Welcome to Professional Portrait Photography Tips the 5th part in the series about “How To Start A Photography Business“.
In this article, we are going to look at the fundamentals of portrait photography. This could actually be linked into the previous article Greeting Cards Photography in that you could easily turn some of the outputs of your portraits photography into greetings cards.
Many people are now using professional photographers to capture moments from their own, or their loved ones lives.
Reasons Why People Want To Be Photographed Professionally
- Celebrity and the X-Factor factor – Looking good is constantly being shoved down our throats at the moment. For some, having a portrait done gives them confidence and their ‘moment to shine’ because good portrait photography ALWAYS turns out looking good.
- Families are now living further apart and see each other less. For many parents, having a large family portrait is their way of ‘keeping the family together’.
- Another benefit of having a large portrait of a family member (or members) is that it can actually be a cheap, flexible way of decorating. It might sound silly, but you could easily get a photo in a frame very cheaply. Put the portrait up against a plain painted wall and there you go. Simple and cheap way to decorate a whole wall.
- Finally, portraits can make great talking points. They say that a picture tells a thousand words….. They certainly do.
What Will You Need ?
If you want to be a professional and earn life changing income from this business then you have to act professionally…….and that means buying a bit of professional equipment. Look the part !!
- A good camera. I highly recommend the Nikon D3100. I also have a review of it here : Nikon D3100 Review.
- A tripod : Obviously buy one that is compatible with your camera and is flexible enough for the most unorthodox of shots.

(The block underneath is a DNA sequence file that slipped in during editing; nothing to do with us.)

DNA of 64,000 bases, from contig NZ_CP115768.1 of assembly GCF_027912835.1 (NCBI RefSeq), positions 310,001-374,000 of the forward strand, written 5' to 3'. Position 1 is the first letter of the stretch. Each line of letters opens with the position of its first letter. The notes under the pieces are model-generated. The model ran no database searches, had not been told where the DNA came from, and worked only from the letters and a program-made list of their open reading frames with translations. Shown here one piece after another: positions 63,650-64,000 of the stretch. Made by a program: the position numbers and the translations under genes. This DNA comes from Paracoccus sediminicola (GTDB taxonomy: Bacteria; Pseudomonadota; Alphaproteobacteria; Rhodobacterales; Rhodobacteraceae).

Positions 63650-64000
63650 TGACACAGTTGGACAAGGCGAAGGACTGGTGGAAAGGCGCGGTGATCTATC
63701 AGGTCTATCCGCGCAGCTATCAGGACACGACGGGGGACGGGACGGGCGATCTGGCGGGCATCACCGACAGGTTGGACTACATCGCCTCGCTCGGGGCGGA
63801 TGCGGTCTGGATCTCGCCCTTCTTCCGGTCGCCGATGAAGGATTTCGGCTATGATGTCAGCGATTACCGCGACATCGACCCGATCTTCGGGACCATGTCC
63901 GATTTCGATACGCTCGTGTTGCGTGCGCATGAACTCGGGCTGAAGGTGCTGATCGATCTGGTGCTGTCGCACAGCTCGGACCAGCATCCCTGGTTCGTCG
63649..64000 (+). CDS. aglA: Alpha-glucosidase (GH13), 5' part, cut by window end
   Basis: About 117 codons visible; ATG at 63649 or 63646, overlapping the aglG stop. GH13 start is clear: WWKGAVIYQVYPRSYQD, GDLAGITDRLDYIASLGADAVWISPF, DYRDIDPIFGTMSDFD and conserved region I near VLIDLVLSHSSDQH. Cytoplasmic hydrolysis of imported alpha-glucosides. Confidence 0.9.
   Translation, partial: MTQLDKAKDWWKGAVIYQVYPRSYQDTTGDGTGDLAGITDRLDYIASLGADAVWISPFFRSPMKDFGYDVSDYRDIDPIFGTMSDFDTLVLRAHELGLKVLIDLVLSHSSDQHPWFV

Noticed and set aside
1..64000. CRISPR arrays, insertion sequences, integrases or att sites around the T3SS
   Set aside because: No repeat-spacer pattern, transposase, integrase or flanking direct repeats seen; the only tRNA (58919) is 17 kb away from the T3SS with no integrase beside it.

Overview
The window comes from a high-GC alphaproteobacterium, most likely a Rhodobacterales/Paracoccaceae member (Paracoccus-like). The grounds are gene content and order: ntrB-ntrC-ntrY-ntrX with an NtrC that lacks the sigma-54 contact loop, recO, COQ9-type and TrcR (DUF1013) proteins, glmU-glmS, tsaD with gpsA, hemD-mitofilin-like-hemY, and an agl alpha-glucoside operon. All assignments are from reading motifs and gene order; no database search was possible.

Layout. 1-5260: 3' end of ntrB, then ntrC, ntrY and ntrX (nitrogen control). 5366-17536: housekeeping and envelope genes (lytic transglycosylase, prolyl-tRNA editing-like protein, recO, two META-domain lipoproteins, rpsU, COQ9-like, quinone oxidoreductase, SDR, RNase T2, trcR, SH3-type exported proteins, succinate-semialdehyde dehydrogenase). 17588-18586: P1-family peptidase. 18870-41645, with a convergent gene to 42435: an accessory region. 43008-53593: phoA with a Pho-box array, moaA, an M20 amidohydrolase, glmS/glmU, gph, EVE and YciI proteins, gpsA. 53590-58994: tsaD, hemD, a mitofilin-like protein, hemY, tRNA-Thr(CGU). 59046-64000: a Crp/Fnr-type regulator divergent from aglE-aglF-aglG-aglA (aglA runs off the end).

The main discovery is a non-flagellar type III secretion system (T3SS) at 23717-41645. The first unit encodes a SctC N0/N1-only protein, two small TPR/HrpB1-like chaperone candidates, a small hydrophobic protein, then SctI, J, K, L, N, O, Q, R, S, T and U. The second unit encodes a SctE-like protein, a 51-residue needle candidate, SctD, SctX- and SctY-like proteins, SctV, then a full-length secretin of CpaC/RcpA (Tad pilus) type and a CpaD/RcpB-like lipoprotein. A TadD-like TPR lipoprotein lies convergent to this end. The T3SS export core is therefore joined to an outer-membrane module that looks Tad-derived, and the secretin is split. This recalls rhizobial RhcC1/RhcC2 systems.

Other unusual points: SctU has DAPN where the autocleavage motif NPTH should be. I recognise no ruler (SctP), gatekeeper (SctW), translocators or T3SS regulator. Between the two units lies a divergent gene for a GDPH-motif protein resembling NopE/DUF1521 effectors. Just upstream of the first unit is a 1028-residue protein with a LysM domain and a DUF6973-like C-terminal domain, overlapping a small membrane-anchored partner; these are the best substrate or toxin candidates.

- Studio Lighting Kit : You can buy these items separately, but as a great ‘all-in-one package’, I highly recommend the ePhoto K103 Studio Lighting Kit, which offers tremendous value containing :
- 2 x 7 Feet light stands/1 x Background light stand/2 x supporting tripods 8ft
- 3 x Sectional cross bars 8.5 ft wide and 8.5ft height/1 x carrying case for backdrop stands
- 3 x Swivel light AC umbrella holder sockets/2 x 32″ shoot through soft umbrellas
- 3 x 45W perfect day light bulbs 5500K
- 1 x 6’x9′ Black and white muslin backdrop included
- Light Reflector : Essential to avoid harsh ‘undershadows’. Again available from Amazon. This ‘kit’ will cover all of your needs : Light Reflector Kit.
Portrait Photography – On The Day
- Setting up – Always check basic camera and light settings before the clients settle into position. You don’t want to be messing around whilst they are in position. They might have to sit, or even worse stand, there for long enough as it is.
- It’s all about the clothing – You don’t want the group to look like a kaleidoscope of different colours. Try to get them to, at least, wear matching or complimentary clothing.
- The pose – Remember they are related (or at least be good friends) and they should, in theory, want to be close together. Sitting with their backs to each other might be sending out the wrong message.
- Saying “cheese”, is actually too cheesy. Try to make them smile, or even better laugh, with some amusing stories or jokes.
- Remember to keep the photography session upbeat and lively – If it’s not going to plan, don’t huff and puff and throw a tantrum. Keep it professional and suggest that things are good but you want to you try something a little bit different.